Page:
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allen ginsberg // howl

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lisa brown

on 28 March 2013

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Transcript of allen ginsberg // howl

ALLEN GINSBERG's howl an introduction "Ginsberg is both tragic and dynamic, a lyrical genius, con man extraordinaire, and probably the single greatest influence on American poetical voice since Whitman." —bob dylan "My protest against the verbal, the rational and the acceptable took the form of disruption of a critical discussion of Mallarmé and other neo-dada clowning, which resulted in my incarceration in a psychiatric hospital in Manhattan. Where I encountered Allen Ginsberg, a fellow patient who was intrigued by my collection of Paris-acquired books. Among the Artaud, Genêt, Michaux, Miller, and Lautréamont was Isou's _Nouvelle Poésie et une Nouvelle Musique_. We discussed all of these things by way of laying the groundwork for Allen's eventual publication of 'Howl' in 1956." —carl solomon "Early in the [insulin shock-therapy] treatment, which consists of fifty hypoglycemic comas, I reacted in a highly paranoid manner and mocked the doctors by accusing them of 'amputating' my brain. Of course, my illness was such that I was perpetually joking (having presented myself to the hospital upon reaching my majority, I had requested immediate electrocution since I was now of age—how serious was this request, I have no way of knowing—and was discharged as cured exactly nine months later, the day before Christmas. ... The coma soon confirms all of the patient's fears. What began as a drugged sleep soon changes organically adn becomes one of the millions of psycho-physical universes through which he must pass, before being awakened by his dose of glucose. ... Lacking a time-sense and inhabiting all of thse universes at one and the same time, my condition was one of omnipresence, of being everywhere at no time. Hence, of being nowhere. Hence, of inhabiting that Void of which Antonin Artaud had screamed (I had been conditioned in my illness by classical surrealism)." —from "Report from the Asylum: Afterthoughts of a Shock Patient" by Carl Goy (aka carl solomon) I am striding up and down in front of him taking control of the situation, "Look, there are reporters outside waiting to come up and cast the image again, let's do it now, let's together make a break, escape the Names, escape our minds, escape their minds, escape the words, break through ourselves, Cut out! Cut out!"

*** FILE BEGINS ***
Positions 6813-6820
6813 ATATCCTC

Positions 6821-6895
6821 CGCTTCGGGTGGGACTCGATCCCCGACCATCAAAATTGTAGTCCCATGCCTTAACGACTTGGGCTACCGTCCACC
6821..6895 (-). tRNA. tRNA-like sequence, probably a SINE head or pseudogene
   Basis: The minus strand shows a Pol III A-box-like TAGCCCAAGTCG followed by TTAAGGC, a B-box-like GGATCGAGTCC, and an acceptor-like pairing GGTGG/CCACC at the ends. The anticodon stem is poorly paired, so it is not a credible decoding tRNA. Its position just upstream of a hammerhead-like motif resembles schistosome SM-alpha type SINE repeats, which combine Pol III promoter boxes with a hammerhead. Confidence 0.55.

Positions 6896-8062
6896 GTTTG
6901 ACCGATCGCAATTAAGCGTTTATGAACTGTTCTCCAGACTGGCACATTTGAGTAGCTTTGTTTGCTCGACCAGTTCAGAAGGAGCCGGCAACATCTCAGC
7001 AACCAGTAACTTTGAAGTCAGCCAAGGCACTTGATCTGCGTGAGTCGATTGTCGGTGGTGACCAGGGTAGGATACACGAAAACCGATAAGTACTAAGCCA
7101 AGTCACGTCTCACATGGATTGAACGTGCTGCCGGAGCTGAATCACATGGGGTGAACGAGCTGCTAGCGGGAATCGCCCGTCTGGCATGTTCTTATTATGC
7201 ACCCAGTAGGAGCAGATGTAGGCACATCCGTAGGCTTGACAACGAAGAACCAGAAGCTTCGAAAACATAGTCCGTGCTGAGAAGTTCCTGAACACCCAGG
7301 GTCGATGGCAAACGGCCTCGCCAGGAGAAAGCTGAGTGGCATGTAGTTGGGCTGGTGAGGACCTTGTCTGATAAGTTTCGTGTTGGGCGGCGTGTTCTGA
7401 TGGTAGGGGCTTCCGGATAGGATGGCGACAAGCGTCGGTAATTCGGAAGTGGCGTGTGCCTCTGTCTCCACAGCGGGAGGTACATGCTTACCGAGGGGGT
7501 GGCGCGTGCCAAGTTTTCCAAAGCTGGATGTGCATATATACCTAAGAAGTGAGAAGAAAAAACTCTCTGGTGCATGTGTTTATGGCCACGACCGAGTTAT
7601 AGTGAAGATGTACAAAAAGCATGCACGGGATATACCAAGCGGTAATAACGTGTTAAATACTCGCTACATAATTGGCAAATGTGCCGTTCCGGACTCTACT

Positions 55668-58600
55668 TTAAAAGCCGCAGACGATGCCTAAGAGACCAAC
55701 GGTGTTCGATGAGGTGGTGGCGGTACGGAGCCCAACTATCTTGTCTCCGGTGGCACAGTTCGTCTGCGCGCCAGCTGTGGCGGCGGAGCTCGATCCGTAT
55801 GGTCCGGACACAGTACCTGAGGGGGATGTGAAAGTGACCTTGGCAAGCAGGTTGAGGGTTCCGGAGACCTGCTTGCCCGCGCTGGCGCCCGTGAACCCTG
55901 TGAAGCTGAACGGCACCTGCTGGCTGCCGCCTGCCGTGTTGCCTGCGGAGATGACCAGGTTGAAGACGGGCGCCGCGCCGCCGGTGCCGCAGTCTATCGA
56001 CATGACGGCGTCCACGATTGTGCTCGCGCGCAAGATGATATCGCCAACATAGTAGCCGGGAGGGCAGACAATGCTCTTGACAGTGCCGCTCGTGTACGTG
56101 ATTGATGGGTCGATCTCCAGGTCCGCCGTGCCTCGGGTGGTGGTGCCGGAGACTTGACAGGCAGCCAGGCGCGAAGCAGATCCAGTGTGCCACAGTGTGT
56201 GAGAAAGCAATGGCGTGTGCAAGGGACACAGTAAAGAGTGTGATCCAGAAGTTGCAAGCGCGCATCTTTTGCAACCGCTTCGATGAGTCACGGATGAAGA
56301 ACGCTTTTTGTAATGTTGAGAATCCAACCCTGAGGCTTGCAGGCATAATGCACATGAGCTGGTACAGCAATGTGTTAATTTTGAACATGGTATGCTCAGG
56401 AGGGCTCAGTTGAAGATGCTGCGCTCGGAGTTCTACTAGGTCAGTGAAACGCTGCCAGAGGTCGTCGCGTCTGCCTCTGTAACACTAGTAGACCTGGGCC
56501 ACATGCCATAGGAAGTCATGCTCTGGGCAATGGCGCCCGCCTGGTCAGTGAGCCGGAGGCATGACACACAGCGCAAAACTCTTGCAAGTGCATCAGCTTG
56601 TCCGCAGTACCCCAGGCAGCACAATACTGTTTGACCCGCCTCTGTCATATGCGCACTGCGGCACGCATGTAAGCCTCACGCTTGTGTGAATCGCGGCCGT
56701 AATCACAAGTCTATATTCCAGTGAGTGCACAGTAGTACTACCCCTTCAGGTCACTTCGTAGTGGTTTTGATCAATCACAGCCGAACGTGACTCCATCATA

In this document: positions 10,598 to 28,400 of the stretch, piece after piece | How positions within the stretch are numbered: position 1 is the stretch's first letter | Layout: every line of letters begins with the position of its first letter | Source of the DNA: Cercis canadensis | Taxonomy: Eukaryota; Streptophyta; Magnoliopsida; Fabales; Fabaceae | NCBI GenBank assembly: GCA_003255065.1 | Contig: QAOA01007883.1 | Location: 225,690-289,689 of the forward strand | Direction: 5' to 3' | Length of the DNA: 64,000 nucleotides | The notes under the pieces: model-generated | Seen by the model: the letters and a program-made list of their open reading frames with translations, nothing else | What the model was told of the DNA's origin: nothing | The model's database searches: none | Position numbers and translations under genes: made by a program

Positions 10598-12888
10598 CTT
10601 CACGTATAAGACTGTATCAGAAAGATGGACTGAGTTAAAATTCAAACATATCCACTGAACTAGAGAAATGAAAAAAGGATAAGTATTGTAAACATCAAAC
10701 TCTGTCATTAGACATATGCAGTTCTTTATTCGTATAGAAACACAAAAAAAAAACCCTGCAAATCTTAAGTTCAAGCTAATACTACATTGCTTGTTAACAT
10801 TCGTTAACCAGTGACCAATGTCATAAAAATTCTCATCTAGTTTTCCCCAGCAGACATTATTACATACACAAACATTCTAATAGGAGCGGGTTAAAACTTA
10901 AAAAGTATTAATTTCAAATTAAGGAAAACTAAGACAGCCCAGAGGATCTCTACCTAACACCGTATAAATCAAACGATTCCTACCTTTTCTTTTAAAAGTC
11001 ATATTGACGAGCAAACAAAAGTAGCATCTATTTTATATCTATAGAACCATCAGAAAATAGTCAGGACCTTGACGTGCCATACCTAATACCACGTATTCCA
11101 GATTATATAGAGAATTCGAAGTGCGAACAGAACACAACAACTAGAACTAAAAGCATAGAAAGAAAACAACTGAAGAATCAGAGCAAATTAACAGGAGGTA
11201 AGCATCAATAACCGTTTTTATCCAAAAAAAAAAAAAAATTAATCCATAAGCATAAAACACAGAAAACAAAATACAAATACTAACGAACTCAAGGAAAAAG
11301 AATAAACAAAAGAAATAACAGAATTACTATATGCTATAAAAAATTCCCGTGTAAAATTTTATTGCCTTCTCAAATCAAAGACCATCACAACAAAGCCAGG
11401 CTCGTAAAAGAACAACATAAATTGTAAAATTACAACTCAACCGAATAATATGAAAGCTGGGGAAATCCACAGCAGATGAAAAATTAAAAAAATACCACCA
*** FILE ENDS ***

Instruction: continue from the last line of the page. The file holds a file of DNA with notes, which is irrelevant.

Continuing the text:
"But how?" he says looking at me unhappily from the couch—

"Don't you see?" I said—"it's out feelings, our feelings who we are—that's our identity not all these thoughts and ideas and angrys"—

He falls back in the chair, his face turns even redder—I am afraid he'll strike me, "But I was depending on you, you let me down, you still don't realize my—"

He begins slapping his palm to his red square Frankenstein forehead—hard, hard slaps—as if hitting a solid bone red object— I get frightened—have I misunderstood?—have all things been mixed so now I am lost and he's damaged:

He: "My feelings always been the trouble, I am split in that organically by the shock"—he points to his freak grotesque sponge swollen doctored body—"How can this ...?"

I am desperate, I break down, I think how can I now love this body with my body, how can I touch him and isn't that what he wants and I wanted that we touch with love at last in the end and I cry.

"O Carl!" weeping to him not to desert me, "O Carl! I need you! O Carl! O Carl! O Carl!" broken down as he gazes at me at last, but I am hopeless like a baby with him wanting him to hold me, "O Carl! O Carl! O Carl!" and wake. —from "'O Carl!' A Dream: 1963," allen ginsberg eric drooker
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